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Joshbulll33 wrote:
I want a game where the logic doesn't change simply because we ran out of stock cards (probably due more to production costs than game design). That seems like a poor reason for the rules to change mid-game. It doesn't ruin the game, but it does detract from the simulation aspect of the game.


I'll throw another hat into the ring that the 25 card limit was 100% a game play decision rather than to limit production costs. These game designers, especially one of the greats in Sid Sackson, know what they're doing!

The 25 card limit makes for some really tough decisions.

Do I take those 2:1 trades now while they're available, or sell my shares for cash in order to reinvest in new stock, risking that those shares for larger hotels will be gone before my next opportunity? As has been said, the balance between having capital to reinvest while also looking toward the end of game payouts is a critical decision that the stock limit of 25 creates.

Toward the later stages of the game, maybe things didn't go my way, and I don't have much stock in the remaining companies that are likely to merge into the largest companies. I might decide to invest directly in the expensive shares before merges happen that allow people to gobble them up with 2:1 shares in hopes of still getting in on those fat end of game bonuses.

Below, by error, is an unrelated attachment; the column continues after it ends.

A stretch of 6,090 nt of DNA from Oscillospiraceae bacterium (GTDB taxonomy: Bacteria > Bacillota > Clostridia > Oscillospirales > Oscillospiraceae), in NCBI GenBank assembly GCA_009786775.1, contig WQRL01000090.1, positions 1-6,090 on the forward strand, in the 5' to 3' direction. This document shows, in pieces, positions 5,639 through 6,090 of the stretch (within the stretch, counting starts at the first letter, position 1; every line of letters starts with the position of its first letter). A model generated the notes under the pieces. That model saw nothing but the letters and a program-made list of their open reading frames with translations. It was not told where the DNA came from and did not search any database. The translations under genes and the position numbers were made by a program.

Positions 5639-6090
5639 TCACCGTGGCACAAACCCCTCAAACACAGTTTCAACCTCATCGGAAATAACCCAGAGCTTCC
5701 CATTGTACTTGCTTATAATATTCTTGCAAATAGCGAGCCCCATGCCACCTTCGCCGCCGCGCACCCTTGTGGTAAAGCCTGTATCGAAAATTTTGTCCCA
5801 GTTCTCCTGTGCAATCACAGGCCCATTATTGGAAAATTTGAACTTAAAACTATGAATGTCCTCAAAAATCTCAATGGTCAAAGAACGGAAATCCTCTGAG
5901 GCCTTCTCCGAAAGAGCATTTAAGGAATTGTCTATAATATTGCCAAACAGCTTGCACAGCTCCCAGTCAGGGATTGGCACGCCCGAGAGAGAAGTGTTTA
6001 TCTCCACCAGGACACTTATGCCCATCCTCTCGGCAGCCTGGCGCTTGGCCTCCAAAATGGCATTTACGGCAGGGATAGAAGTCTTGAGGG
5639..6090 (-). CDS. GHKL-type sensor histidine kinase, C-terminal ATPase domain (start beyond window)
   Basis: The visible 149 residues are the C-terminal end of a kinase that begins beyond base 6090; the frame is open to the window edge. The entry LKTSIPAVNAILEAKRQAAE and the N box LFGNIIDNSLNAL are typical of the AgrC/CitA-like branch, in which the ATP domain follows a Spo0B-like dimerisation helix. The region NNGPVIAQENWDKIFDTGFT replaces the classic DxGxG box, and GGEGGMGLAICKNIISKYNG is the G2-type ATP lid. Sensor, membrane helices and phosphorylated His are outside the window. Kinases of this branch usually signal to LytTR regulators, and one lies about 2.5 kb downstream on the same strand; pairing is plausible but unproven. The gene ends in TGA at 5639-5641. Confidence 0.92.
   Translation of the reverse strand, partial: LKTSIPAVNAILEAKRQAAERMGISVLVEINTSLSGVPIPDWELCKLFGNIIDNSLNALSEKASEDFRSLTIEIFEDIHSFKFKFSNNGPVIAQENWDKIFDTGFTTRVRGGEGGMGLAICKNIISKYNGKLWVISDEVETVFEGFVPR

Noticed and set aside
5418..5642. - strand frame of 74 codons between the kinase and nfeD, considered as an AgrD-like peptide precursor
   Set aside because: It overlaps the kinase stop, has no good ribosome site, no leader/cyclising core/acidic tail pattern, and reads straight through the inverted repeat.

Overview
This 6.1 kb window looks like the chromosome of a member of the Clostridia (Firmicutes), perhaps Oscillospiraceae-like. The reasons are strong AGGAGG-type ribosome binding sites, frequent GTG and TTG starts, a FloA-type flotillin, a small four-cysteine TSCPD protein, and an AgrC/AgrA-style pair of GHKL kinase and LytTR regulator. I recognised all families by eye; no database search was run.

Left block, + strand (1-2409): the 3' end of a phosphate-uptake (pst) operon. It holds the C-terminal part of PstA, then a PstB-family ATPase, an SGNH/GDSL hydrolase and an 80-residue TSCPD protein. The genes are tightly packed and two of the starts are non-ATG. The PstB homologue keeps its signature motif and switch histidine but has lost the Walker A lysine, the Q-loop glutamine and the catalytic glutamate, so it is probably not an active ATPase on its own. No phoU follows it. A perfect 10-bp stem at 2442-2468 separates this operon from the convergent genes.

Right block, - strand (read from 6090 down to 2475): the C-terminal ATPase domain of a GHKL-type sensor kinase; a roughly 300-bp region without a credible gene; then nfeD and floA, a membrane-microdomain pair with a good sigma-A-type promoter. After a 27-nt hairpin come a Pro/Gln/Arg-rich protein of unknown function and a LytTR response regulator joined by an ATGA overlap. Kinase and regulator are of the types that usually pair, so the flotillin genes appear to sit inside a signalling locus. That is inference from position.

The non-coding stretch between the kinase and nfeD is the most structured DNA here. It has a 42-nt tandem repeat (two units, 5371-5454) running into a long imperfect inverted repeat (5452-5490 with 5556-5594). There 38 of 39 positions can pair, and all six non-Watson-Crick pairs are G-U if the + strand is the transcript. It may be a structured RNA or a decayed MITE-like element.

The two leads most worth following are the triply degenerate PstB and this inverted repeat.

The whole game is about timing, and the 25 share limit really puts some urgency and tension to that timing. If you never had to be worried about stock running out, the game would lose a lot of the greatness it has going for it.
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Frank Feldmann SoFrankly
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Joshbulll33 wrote:


I want a game where the logic doesn't change simply because we ran out of stock cards (probably due more to production costs than game design).



I doubt it has to do with production costs. Earlier incarnations had stock "cards" that were little more than paper, but there was still only 25 of them.

I am not much of an investor, but don't all companies have a finite number of shares? If they don't, if shares are infinite in number, the shares have no value.
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Tomello Visello
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Joshbulll33 wrote:
I know Acquire is a simple board game, but extending the example to the real world, if I own a small hotel, ...
Back up just a little bit and think about another aspect. In the real world you aren't limited to purchaseing just 3 shares at a time, either. The confinement of the rules is how this game came to be greatly appreciated.